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Italy’s Unusual Pick For Biennale President

November 1, 2023

A red logo, with a vertical banner on the left-hand side reading 'la Biennale di Venezia', while the rest of logo listing the categories of the exhibition in Italian: art, architecture, cinema, dance, music, theater, and archive.

The Venice Biennale is one of the world’s most prolific cultural events. But thanks to a potential leadership change, it may change drastically for the foreseeable future. The president of the Biennale Foundation, Roberto Cicutto, is nearing the end of his four-year term. Though he is eligible to serve another two terms, Italy’s minister for cultural affairs can nominate someone new if the government chooses. And indeed, the government has put forth a name to replace Cicutto. However, that certain someone is an example of larger, possibly problematic, changes to come.

The culture minister, Gennaro Sangiuliano, has put forth his longtime friend, journalist Pietrangelo Buttafuoco, as the new president of the Venice Biennale. Buttafuoco is a writer closely linked with the far-right Italian political party Fratelli d’Italia, the party of Buttafuoco’s friend, the current Prime Minister Georgia Meloni. Buttafuoco has been involved with Italy’s right wing for decades, holding a leadership position in the youth wing of the Italian Social Movement political party, often considered the successor to Benito Mussolini’s Fascist Party. Of course, Buttafuoco is far from the first controversial nomination Meloni’s government has made in Italy’s art world. Since taking power last year, the government has appointed its “close friends” to leadership positions in the country’s major museums, in the national broadcasting service, and at the national film school despite no previous experience. Many have acknowledged this since Meloni and her party are granting political favors to those who had supported them in the elections.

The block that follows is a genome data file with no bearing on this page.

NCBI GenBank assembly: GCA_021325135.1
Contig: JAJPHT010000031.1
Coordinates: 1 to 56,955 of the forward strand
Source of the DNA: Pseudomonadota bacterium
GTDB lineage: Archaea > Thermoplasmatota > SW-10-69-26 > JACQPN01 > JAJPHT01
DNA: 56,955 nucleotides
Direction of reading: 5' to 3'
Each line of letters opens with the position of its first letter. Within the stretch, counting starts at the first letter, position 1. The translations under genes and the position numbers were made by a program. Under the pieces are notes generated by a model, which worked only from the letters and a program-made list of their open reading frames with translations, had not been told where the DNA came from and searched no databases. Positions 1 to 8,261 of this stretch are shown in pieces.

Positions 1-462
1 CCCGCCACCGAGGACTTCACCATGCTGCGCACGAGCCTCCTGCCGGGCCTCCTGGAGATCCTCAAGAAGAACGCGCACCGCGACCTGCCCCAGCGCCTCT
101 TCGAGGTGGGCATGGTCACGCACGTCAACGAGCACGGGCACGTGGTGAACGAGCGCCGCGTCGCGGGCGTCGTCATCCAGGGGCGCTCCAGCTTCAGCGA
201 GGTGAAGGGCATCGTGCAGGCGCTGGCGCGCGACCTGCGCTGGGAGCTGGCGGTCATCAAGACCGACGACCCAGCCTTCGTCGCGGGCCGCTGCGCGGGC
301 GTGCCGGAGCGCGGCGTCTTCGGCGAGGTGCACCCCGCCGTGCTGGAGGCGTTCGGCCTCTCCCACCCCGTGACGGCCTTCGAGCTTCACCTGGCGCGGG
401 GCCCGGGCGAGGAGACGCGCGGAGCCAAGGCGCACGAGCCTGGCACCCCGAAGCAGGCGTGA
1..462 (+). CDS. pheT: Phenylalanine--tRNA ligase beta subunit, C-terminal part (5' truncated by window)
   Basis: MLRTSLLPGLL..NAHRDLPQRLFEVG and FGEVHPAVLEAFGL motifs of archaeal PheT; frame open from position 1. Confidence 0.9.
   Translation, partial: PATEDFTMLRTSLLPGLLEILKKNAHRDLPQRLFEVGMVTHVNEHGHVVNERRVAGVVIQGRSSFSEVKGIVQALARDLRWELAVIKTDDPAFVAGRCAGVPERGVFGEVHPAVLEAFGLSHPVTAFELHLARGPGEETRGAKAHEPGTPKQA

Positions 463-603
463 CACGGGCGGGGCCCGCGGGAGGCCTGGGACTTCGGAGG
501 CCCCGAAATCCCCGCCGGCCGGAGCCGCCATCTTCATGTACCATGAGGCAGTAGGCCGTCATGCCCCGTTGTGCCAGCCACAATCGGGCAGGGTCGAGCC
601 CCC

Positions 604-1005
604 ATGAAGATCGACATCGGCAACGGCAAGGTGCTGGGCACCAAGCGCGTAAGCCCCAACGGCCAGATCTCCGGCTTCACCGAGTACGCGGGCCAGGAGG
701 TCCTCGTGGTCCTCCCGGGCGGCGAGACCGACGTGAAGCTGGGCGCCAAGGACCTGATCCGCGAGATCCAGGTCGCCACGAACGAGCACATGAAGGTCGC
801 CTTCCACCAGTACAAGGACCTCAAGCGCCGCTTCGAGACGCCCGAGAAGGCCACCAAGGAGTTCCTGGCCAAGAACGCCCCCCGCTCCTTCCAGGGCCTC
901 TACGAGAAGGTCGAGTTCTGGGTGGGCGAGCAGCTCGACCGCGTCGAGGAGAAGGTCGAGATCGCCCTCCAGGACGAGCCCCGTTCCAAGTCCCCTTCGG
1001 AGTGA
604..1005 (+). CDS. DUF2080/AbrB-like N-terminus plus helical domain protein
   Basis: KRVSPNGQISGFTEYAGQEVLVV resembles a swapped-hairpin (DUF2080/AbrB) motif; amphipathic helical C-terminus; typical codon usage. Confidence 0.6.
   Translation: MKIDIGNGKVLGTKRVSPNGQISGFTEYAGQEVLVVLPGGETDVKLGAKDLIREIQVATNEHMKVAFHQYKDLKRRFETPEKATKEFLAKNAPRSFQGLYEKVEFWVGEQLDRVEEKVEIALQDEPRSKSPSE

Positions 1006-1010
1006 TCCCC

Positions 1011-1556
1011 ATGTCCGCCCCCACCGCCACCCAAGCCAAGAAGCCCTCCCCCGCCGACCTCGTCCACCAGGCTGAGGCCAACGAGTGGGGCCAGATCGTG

Based on responses to his nomination from within Meloni’s government, it seems that knowledge of the art world or even knowing the basics of running a large, international event is irrelevant. What matters is that some see the arts as unconquered territory, the next target. Government members like Senator Raffael Speranzon have called the art world and its main events, like the Venice Biennale, “a fiefdom” for the left. So obviously, the solution to this perceived problem is… doing the exact same thing but for yourselves. What great problem-solving skills. Many, within Italy and beyond, have voiced their opposition to Buttafuoco’s nomination, saying that this is demonstrative of an attack rather than a liberation of Italy’s cultural institutions. Others have commented that Meloni is politicizing the Biennale and its leadership, which not only demonstrates a lack of understanding of what cultural events are meant to achieve but may indicate what more may come in the future.

With Buttafuoco nominated, he must be vetted and approved by the cultural committees of both houses of the Italian parliament. They will announce their decision on November 14th.